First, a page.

American Heritage® Dictionary of the English Language, Fourth Edition
- Burnham, Daniel Hudson 1846-1912. American architect and city planner. He did his major work in Chicago, including the general design for the Columbian Exposition (1893) and several early skyscrapers.
- n. United States architect who designed the first important skyscraper with a skeleton (1846-1912)
“His next invention was granted him Dec. 24, 1867, which he called Burnham's improved central and vertical discharge turbine.”
“Karen Burnham is also promising to Twitter the Hugo results live.”
“Burnham is right to criticise Chakrabarti for supporting a supposedly 'civil liberties' campaign run by a man who not only supported 28 days to start off with, but who is in favour of capital punishment.”
“Eleanor 'Do You Know Who I Am' Burnham is also keen to stand, but can't seem to secure the requisite nomination.”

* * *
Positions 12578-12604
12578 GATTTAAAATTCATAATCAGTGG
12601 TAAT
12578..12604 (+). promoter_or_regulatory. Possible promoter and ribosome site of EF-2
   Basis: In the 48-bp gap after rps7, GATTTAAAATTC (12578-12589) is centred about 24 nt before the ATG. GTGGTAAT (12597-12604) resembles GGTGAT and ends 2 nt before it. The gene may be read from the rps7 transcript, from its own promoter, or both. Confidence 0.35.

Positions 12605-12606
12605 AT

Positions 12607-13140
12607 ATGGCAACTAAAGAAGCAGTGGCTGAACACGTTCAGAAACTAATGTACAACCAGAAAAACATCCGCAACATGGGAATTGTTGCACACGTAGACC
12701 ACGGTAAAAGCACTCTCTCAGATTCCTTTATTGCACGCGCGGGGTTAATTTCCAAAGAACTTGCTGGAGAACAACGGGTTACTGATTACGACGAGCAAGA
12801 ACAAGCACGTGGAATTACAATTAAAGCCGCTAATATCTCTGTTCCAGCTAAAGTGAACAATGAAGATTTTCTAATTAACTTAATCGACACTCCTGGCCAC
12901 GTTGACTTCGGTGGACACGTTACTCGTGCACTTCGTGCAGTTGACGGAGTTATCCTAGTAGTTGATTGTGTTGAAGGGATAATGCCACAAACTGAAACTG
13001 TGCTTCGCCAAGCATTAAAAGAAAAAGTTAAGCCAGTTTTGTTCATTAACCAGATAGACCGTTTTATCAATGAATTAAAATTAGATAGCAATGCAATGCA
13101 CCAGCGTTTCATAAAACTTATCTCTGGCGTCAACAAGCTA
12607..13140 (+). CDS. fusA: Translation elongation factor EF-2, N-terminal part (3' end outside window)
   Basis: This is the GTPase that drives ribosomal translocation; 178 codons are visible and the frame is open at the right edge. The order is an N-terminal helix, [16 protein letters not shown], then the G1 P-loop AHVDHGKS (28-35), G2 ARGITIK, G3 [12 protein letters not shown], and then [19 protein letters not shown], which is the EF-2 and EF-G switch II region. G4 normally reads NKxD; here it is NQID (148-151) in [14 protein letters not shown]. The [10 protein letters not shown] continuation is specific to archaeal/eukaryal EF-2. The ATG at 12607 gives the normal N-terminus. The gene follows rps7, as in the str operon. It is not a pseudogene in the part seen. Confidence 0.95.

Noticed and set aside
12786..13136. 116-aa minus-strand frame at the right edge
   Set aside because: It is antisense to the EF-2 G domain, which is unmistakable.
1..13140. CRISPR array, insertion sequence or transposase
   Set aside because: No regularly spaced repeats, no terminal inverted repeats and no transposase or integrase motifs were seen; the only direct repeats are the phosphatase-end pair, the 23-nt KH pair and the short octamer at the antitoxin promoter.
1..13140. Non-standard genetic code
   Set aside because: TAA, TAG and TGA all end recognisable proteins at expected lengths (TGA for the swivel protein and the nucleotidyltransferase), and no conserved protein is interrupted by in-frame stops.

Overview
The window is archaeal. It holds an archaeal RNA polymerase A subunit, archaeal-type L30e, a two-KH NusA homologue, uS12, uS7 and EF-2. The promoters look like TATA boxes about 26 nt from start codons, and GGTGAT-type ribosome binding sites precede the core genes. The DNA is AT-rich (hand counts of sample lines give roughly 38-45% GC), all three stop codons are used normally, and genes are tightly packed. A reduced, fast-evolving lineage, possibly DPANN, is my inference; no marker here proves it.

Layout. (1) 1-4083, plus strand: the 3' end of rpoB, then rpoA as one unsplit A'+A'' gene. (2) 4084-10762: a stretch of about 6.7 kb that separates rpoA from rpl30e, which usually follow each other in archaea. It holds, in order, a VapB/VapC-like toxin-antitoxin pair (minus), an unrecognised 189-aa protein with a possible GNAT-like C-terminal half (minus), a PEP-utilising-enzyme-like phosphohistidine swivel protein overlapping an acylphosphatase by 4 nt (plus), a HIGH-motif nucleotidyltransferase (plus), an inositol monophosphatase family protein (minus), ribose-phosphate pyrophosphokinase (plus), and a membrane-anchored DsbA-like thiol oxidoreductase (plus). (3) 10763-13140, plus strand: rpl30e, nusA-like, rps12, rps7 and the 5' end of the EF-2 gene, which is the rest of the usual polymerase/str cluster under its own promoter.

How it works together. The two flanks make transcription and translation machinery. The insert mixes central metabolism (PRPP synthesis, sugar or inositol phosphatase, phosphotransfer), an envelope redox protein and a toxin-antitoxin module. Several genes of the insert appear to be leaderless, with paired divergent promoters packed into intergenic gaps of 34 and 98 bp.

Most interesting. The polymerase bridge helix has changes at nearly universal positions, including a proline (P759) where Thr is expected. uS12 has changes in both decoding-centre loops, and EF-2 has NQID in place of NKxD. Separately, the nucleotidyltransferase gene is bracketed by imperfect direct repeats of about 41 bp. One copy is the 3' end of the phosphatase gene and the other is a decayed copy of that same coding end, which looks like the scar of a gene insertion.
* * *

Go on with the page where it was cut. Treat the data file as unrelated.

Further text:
“Martin Burnham and Guillermo Sobero had both been wounded in one such clash; Burnham had taken a stinging spray of shrapnel to his back, and Sobero was hit in the foot, which made it increasingly difficult for him to keep up.”
“Of the original hostages, three were executed, Martin Burnham was killed by the rescuers in the final rescue attempt; and only Gracia Burnham was freed (although wounded) by the operation.”
“Martin Burnham, handy with tools, made himself useful to his captors, even showing them how to strap together D batteries to recharge their satellite phone, which seemed particularly important to Tilao.”
“Martin Burnham was a pilot, and his wife worked as his ground support.”
“Martin Burnham was killed in one of the first volleys, shot through the chest.”
“Martin Burnham put on a pair of khaki cargo shorts and opened the door to his room.”
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